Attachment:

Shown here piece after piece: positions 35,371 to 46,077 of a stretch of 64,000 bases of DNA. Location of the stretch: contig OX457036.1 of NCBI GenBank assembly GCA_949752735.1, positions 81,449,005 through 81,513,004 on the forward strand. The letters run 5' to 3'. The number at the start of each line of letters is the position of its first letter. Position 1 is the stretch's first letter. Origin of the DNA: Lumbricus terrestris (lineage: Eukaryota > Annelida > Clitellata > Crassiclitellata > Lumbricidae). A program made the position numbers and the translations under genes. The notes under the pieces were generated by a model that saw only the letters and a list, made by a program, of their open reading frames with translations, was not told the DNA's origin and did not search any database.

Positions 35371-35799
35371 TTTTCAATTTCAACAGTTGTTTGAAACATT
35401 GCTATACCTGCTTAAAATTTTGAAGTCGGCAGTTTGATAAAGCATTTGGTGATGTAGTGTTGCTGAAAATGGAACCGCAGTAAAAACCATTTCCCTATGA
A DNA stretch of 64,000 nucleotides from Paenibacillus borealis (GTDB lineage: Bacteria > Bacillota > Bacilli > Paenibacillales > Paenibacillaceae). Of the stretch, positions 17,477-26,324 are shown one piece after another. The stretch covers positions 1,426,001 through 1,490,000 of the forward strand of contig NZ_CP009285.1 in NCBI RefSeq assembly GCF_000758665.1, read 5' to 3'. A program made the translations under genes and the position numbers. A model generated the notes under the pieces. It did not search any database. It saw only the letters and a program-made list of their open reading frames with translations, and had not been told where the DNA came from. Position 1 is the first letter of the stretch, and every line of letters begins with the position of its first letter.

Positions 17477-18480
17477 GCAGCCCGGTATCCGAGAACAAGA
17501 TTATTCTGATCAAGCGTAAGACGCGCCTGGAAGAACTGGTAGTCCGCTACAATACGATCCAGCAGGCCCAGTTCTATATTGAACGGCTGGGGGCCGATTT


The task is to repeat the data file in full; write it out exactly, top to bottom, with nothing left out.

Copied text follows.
Shown here piece after piece: positions 35,371 to 46,077 of a stretch of 64,000 bases of DNA. Location of the stretch: contig OX457036.1 of NCBI GenBank assembly GCA_949752735.1, positions 81,449,005 through 81,513,004 on the forward strand. The letters run 5' to 3'. The number at the start of each line of letters is the position of its first letter. Position 1 is the stretch's first letter. Origin of the DNA: Lumbricus terrestris (lineage: Eukaryota > Annelida > Clitellata > Crassiclitellata > Lumbricidae). A program made the position numbers and the translations under genes. The notes under the pieces were generated by a model that saw only the letters and a list, made by a program, of their open reading frames with translations, was not told the DNA's origin and did not search any database.

Positions 35371-35799
35371 TTTTCAATTTCAACAGTTGTTTGAAACATT
35401 GCTATACCTGCTTAAAATTTTGAAGTCGGCAGTTTGATAAAGCATTTGGTGATGTAGTGTTGCTGAAAATGGAACCGCAGTAAAAACCATTTCCCTATGA
A DNA stretch of 64,000 nucleotides from Paenibacillus borealis (GTDB lineage: Bacteria > Bacillota > Bacilli > Paenibacillales > Paenibacillaceae). Of the stretch, positions 17,477-26,324 are shown one piece after another. The stretch covers positions 1,426,001 through 1,490,000 of the forward strand of contig NZ_CP009285.1 in NCBI RefSeq assembly GCF_000758665.1, read 5' to 3'. A program made the translations under genes and the position numbers. A model generated the notes under the pieces. It did not search any database. It saw only the letters and a program-made list of their open reading frames with translations, and had not been told where the DNA came from. Position 1 is the first letter of the stretch, and every line of letters begins with the position of its first letter.

Positions 17477-18480
17477 GCAGCCCGGTATCCGAGAACAAGA
17501 TTATTCTGATCAAGCGTAAGACGCGCCTGGAAGAACTGGTAGTCCGCTACAATACGATCCAGCAGGCCCAGTTCTATATTGAACGGCTGGGGGCCGATTT